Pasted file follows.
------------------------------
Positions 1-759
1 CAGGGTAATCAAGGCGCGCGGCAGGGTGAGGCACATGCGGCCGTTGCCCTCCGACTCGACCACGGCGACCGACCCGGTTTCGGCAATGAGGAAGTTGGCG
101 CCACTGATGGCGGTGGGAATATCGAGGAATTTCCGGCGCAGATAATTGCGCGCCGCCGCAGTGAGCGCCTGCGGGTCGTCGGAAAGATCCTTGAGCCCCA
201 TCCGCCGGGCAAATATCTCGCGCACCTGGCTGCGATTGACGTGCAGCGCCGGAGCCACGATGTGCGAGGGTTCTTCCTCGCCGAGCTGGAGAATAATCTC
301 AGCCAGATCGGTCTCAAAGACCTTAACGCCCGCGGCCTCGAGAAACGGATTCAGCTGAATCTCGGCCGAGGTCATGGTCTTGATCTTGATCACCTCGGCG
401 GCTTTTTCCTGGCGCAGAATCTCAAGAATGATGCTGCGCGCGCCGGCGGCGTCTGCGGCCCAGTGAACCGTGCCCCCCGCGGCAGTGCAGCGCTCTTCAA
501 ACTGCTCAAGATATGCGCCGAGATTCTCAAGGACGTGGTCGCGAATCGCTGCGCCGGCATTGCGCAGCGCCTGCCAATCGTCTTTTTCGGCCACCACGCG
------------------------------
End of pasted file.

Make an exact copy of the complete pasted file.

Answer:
Positions 1-759
1 CAGGGTAATCAAGGCGCGCGGCAGGGTGAGGCACATGCGGCCGTTGCCCTCCGACTCGACCACGGCGACCGACCCGGTTTCGGCAATGAGGAAGTTGGCG
101 CCACTGATGGCGGTGGGAATATCGAGGAATTTCCGGCGCAGATAATTGCGCGCCGCCGCAGTGAGCGCCTGCGGGTCGTCGGAAAGATCCTTGAGCCCCA
201 TCCGCCGGGCAAATATCTCGCGCACCTGGCTGCGATTGACGTGCAGCGCCGGAGCCACGATGTGCGAGGGTTCTTCCTCGCCGAGCTGGAGAATAATCTC
301 AGCCAGATCGGTCTCAAAGACCTTAACGCCCGCGGCCTCGAGAAACGGATTCAGCTGAATCTCGGCCGAGGTCATGGTCTTGATCTTGATCACCTCGGCG
401 GCTTTTTCCTGGCGCAGAATCTCAAGAATGATGCTGCGCGCGCCGGCGGCGTCTGCGGCCCAGTGAACCGTGCCCCCCGCGGCAGTGCAGCGCTCTTCAA
501 ACTGCTCAAGATATGCGCCGAGATTCTCAAGGACGTGGTCGCGAATCGCTGCGCCGGCATTGCGCAGCGCCTGCCAATCGTCTTTTTCGGCCACCACGCG